UK construction hit by 'autumnal gloom'

Will Green is news editor of Supply Management
3 October 2017

The UK construction sector slipped into contraction in September as fragile confidence prevailed, according to the latest PMI.

Commercial and civil engineering projects slumped as firms reported headwinds from political and economic uncertainty and extended lead times for budget approvals among clients.

The IHS Markit/CIPS UK Construction Purchasing Managers’ Index fell to 48.1 in September, down on 51.1 in August, and below the neutral 50 mark, signalling negative growth. It was the fastest decline in overall construction output since the Brexit referendum last year.

Duncan Brock, director of customer relationships at CIPS, said: “A dismal picture of construction emerged this month as the sector showed signs of worsening business conditions across the board.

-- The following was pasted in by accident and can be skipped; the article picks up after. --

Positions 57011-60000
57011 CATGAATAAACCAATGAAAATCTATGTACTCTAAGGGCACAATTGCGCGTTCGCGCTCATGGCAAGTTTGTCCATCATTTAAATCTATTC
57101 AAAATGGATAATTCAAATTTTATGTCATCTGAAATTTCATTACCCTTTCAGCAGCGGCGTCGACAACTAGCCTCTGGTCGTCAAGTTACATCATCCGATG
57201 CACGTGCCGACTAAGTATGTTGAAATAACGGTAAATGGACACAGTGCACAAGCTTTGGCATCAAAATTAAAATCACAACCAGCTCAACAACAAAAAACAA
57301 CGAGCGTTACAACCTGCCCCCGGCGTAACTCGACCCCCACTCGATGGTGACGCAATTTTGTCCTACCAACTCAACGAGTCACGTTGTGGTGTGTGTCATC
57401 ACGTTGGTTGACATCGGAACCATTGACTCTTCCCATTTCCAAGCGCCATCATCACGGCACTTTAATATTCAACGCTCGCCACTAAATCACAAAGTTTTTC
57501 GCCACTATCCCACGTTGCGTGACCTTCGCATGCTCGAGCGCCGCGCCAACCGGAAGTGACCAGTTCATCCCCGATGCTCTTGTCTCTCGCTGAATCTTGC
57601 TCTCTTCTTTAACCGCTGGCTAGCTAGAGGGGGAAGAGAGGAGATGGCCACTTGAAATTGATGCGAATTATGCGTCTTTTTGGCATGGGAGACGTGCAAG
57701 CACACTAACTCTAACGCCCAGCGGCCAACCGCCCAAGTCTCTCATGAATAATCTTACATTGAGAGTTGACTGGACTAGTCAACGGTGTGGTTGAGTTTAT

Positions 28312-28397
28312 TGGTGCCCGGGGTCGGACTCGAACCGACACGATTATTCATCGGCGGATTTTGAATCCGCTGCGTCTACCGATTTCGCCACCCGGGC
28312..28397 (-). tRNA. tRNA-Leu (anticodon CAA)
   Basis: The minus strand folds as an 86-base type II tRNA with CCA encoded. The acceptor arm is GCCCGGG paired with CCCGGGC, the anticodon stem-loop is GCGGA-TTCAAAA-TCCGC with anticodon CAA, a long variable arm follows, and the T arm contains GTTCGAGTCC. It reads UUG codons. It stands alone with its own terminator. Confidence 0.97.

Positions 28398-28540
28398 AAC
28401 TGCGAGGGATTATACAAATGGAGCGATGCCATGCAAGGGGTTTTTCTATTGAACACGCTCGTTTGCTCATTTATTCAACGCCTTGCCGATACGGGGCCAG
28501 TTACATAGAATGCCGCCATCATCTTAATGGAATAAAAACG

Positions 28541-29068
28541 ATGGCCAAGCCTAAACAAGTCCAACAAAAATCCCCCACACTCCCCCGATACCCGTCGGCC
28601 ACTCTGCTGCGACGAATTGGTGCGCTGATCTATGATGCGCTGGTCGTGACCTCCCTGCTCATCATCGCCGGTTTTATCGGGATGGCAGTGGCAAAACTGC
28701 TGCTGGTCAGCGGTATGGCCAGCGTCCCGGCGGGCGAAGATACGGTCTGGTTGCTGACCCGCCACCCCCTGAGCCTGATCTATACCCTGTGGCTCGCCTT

“With the biggest contraction in overall activity since July 2016, and a drop in new orders, optimism was in short supply.”

The drop in engineering work was the steepest in almost four-and-a-half years, while the decline in commercial work was the second-sharpest since February 2013, exceeded only by the post-referendum dip.

Only housing registered an expansion, though growth was at a six-month low.

Input buying decreased for the first time in six months, largely in response to reduced workloads, but firms continued to face rising input costs as higher prices for imported materials pushed inflation to a seven-month high.

Brock said: “The contagion continued all along the supply chain as material shortages placed a strain on delivery times and increased commodity prices were affected by the weak pound. Despite a marginal increase in employment figures, this wasn’t enough to dispel the descending autumnal gloom where it is unclear where any major shift in momentum for the sector will come in the next few months.”

Tim Moore, associate director at IHS Markit, said: “Some firms suggested the loss of momentum for residential construction reflected worries about the outlook for ultra-low mortgage rates and less upbeat demand expectations.”

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